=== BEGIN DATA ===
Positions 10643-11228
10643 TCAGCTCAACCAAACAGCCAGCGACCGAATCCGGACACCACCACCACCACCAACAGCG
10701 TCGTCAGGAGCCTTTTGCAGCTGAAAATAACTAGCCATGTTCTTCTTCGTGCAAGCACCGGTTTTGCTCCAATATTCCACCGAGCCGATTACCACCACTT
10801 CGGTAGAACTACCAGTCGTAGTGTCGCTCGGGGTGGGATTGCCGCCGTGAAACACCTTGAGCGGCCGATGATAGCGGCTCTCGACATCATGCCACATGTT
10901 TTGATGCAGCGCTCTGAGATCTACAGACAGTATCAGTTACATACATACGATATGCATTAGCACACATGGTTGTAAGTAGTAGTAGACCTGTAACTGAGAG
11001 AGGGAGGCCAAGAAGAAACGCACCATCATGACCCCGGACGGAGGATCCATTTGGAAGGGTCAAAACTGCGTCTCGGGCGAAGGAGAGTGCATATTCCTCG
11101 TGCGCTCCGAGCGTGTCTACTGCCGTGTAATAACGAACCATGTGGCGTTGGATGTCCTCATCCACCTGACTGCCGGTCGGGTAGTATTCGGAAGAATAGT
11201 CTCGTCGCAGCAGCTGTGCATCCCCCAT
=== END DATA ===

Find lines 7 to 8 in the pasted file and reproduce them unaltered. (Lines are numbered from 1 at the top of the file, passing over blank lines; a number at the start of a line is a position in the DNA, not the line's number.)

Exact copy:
11101 TGCGCTCCGAGCGTGTCTACTGCCGTGTAATAACGAACCATGTGGCGTTGGATGTCCTCATCCACCTGACTGCCGGTCGGGTAGTATTCGGAAGAATAGT
11201 CTCGTCGCAGCAGCTGTGCATCCCCCAT